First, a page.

What level of self delusion does it take to get up on stage and sing when you can’t carry a tune in a bucket?
The thought crossed my mind recently when I found myself in a bar at 5:30pm on a school night.
The band were clearly warming up when their singer appeared; a guy in his mid to late thirties that I immediately pegged as an off duty financial adviser. He was a shiny smart casual dresser that was trying too hard. On his feet were a pair of incongruous light blue sneakers his mother bought him in M&S.
I wasn’t alone in thinking ‘Who the hell told this chap he could sing?’ He got the benefit of the doubt on the first song. But subsequent ‘numbers’ confirmed his singing was as flat as a pancake.
Now, if this had been some late drunken karaoke session no one would have noticed. In the cold light of a sober Wednesday evening it was excruciating. At one point even I, who only ever sings after a few drinks at the karaoke, began to fancy my chances of upstaging him.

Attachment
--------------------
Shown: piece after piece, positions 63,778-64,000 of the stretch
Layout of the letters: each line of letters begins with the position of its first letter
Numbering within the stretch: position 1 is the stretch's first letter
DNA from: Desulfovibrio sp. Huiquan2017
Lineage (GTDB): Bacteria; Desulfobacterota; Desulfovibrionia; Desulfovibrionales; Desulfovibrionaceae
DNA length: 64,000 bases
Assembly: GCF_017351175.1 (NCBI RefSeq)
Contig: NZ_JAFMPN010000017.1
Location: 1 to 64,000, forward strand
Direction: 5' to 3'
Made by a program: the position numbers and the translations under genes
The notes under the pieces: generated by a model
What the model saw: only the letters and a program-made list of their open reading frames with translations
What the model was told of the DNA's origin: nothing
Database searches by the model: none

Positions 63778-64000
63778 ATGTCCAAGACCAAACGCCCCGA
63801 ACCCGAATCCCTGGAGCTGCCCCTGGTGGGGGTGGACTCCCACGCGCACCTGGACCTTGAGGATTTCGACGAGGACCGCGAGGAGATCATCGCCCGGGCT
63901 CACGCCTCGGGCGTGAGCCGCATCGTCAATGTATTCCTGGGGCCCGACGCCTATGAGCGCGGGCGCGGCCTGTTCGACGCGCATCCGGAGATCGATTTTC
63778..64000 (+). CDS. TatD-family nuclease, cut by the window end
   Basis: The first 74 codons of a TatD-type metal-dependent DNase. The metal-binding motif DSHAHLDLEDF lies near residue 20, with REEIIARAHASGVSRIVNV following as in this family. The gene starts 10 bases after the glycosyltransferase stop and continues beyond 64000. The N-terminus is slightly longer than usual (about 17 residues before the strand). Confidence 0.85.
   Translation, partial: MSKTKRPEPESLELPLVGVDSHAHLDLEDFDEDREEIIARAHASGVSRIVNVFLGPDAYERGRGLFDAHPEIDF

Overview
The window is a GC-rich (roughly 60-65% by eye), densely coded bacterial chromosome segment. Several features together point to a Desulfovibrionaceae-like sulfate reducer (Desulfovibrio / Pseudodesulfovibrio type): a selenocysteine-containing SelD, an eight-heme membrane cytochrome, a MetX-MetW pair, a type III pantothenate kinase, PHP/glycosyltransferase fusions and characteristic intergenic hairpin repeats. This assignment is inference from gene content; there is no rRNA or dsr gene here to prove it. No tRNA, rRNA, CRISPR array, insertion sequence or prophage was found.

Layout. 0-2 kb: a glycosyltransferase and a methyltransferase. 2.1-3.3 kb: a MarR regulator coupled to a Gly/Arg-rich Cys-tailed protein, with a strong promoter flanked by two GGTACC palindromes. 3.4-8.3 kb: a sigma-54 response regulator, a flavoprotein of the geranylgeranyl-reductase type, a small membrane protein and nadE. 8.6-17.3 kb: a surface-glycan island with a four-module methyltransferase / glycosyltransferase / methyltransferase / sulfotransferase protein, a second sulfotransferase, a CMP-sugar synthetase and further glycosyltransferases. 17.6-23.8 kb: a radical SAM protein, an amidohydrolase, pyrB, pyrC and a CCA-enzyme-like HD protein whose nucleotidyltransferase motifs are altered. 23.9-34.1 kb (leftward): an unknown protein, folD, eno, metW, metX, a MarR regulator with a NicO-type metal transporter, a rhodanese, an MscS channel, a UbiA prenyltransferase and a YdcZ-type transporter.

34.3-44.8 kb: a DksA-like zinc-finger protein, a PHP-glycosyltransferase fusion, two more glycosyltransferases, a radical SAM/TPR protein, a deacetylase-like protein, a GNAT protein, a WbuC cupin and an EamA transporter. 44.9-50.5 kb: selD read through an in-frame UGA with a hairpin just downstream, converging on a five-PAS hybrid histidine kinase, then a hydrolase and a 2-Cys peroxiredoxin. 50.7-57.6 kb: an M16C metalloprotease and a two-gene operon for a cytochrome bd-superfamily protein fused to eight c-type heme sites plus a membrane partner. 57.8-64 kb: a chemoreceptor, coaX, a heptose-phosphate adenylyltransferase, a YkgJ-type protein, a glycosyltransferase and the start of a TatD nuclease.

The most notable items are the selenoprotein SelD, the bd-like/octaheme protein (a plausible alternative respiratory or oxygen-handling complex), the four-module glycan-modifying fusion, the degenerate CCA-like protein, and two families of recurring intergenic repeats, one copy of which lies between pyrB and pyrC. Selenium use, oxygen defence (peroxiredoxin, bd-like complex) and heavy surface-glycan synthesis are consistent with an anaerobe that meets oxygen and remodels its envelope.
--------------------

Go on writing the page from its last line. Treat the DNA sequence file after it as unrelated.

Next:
Clearly, this would have no impact whatsoever. He may well be suffering from the same psychological disorder that is suffered by countless talent show contestants in the UK: an unshakeable belief in their singing talent. Unfortunately, there is no cure for this.
I am the last person who should be making snap judgements. I have had people pontificate on my entire world view in the basis of a 400 word blog posting. On this occasion, though, I have the full use of my hearing on which to judge if a song is being butchered or not.
Leaving aside all that, it does rather beg the question what the other band members were thinking letting him get near a microphone in the first place?
We may never know. Ultimately no one got hurt. Apart from a few ears and the feelings of various leading musical artistes.